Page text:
When I tell people that I'm taking my grandsons to church, the frequent response is "Why?" or "You're doing what?"
Well, I think it's important.
Children need to learn in lots of different ways how they fit into their tribe, their family, their community and their culture.
While the majority of us are no longer ticking the "regular attenders" box on the census form, New Zealand is still culturally a Christian country.
Lots of people still want to marry in a church, and they attend funerals and – more commonly since Princes George and Louis and that wee sweetheart Princess Charlotte were baptized – christenings.
Many also step back through the hallowed doors at Christmas and Easter.
We Seagars do go to church regularly. Not every week, but we are definitely members of the parish.
Leroy, at the age of six, is actually madly enthusiastic for church, so he's often the one driving us to leap out of our cosy beds on Sunday morning and to scrub up in our Sunday best clothes.
That little boy is quite keen about wearing a tie, and church, he's decided, is the place to wear one.
My husband Ross is not so keen on ties these days but often plays along.
Both grandchildren adore rituals and ceremony.
Church is a time to hear some really fabulous music and to sing – sometimes less than fabulously – with enthusiasm.
The church is also providing them with a crash course in their own cultural history and even little Lucas said he was the only one in his class to know about Noah or that the Easter date was set by the timing of the full moon.
Our order of service is also big in Te Reo.
The church provides a reassuring rhythm and is divided into different seasons for our day-to-day lives.
I like the fact these churchgoing children know lots of people of different ages and ethnicities in our community and are socially adept at chatting to elderly parishioners.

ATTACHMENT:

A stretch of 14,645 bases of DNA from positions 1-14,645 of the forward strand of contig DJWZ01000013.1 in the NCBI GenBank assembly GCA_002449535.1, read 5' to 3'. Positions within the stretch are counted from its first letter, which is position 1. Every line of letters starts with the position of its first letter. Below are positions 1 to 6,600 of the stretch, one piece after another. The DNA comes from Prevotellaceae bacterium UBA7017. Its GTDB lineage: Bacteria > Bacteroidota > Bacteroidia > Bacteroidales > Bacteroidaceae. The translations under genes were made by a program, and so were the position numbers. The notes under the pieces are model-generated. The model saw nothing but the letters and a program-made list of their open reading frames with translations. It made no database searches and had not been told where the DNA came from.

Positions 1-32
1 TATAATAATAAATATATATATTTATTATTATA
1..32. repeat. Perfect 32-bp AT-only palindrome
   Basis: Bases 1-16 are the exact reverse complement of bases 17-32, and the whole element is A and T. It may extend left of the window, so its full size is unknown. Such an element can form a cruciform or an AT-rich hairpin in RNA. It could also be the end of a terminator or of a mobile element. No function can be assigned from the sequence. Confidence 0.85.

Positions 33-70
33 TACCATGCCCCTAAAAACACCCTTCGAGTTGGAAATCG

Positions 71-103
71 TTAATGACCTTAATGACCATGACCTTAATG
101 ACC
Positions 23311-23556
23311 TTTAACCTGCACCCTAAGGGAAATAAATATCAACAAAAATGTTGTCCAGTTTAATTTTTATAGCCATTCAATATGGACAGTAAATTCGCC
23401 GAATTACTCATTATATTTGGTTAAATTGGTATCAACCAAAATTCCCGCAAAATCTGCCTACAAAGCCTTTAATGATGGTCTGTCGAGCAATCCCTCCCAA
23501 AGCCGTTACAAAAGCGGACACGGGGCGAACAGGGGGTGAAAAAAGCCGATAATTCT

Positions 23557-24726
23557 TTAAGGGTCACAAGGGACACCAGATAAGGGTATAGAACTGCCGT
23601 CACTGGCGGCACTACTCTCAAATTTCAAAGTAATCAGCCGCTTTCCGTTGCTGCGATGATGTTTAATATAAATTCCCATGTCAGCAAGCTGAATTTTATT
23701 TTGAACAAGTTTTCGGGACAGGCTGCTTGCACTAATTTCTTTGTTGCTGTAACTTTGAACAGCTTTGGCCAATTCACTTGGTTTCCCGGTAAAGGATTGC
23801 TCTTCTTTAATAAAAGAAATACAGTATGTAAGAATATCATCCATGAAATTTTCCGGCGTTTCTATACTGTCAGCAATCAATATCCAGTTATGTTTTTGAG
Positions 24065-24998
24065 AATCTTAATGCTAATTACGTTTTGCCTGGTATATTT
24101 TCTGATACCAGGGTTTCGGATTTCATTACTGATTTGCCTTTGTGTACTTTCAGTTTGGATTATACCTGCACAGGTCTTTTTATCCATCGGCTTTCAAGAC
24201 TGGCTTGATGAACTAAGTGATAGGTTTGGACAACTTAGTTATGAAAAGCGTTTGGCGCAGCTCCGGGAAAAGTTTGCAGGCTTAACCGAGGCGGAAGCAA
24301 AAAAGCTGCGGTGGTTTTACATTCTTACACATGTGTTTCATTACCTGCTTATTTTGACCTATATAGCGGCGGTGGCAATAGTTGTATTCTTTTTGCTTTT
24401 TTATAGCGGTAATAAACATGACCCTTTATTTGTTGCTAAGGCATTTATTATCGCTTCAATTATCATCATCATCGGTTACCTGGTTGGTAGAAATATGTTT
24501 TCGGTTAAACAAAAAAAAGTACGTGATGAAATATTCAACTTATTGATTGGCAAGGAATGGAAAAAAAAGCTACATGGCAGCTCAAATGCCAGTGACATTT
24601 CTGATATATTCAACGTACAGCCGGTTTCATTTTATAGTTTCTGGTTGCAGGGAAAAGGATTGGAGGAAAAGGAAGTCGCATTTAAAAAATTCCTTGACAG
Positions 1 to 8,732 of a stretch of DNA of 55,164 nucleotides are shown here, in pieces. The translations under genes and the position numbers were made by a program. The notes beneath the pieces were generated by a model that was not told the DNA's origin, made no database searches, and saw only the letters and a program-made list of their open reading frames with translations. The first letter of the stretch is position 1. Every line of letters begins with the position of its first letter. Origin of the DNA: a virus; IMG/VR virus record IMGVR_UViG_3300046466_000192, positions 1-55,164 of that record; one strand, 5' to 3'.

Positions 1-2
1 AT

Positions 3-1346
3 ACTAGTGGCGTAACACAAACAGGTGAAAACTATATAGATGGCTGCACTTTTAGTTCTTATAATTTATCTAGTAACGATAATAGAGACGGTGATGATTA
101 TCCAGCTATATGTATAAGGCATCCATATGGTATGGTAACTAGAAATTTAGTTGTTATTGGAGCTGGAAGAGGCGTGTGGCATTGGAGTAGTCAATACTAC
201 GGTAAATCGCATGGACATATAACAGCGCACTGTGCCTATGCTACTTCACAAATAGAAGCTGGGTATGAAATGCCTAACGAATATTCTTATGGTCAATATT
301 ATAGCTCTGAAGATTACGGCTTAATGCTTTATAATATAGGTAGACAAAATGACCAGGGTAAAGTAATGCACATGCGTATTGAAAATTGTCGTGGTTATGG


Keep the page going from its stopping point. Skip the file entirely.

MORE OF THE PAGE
They easily and warmly greet old Doug on his mobility scooter or Mrs Singh when we see her in the supermarket.
My son Guy once told me that another plus of attending church and having to read a lesson during the service helped him overcome any nervousness addressing a crowd or in a public speaking situation.
Well-meaning friends have suggested I'm perhaps forcing my beliefs on my grandchildren and, yes, that's fair comment.
However, I don't feel I need to justify it, because being a parent and a granny is all about passing on your beliefs to the younger generation.
I want to stress, though, that having a strong moral compass should never be confused with being narrow-minded.
Just because you go to church doesn't mean you have unquestioning opinions on social issues like same-sex marriage or feminism.
I think you can go to church yet still be very open-minded on lots of current thought-provoking issues.
My grandsons are certainly learning that to be different is okay.
Children are never too young to go to church.
If we wait until they're perfectly behaved then it's never going to happen.
Having a quiet, church-appropriate voice does take a little time and training, and we've chuckled away at our grandson's rowdy comments, such as, "Look Granny" – pointing to the altar cross – "there's one of those 'Jesus hangers'."
And he has boldly questioned the vicar about whose father we were actually referring to – his own father, your father or our father?
I guess my job in taking them to church is to expose them to the long-term vision they're not mature enough to grasp yet.
When they're older they can make their own educated choice as to whether to accept or spurn its message.
But somehow I know that the doctrine of kindness, forgiveness and love will seep into their hearts and souls, and as they grow up it will help them to realise that when they have God in their lives they are never totally alone.
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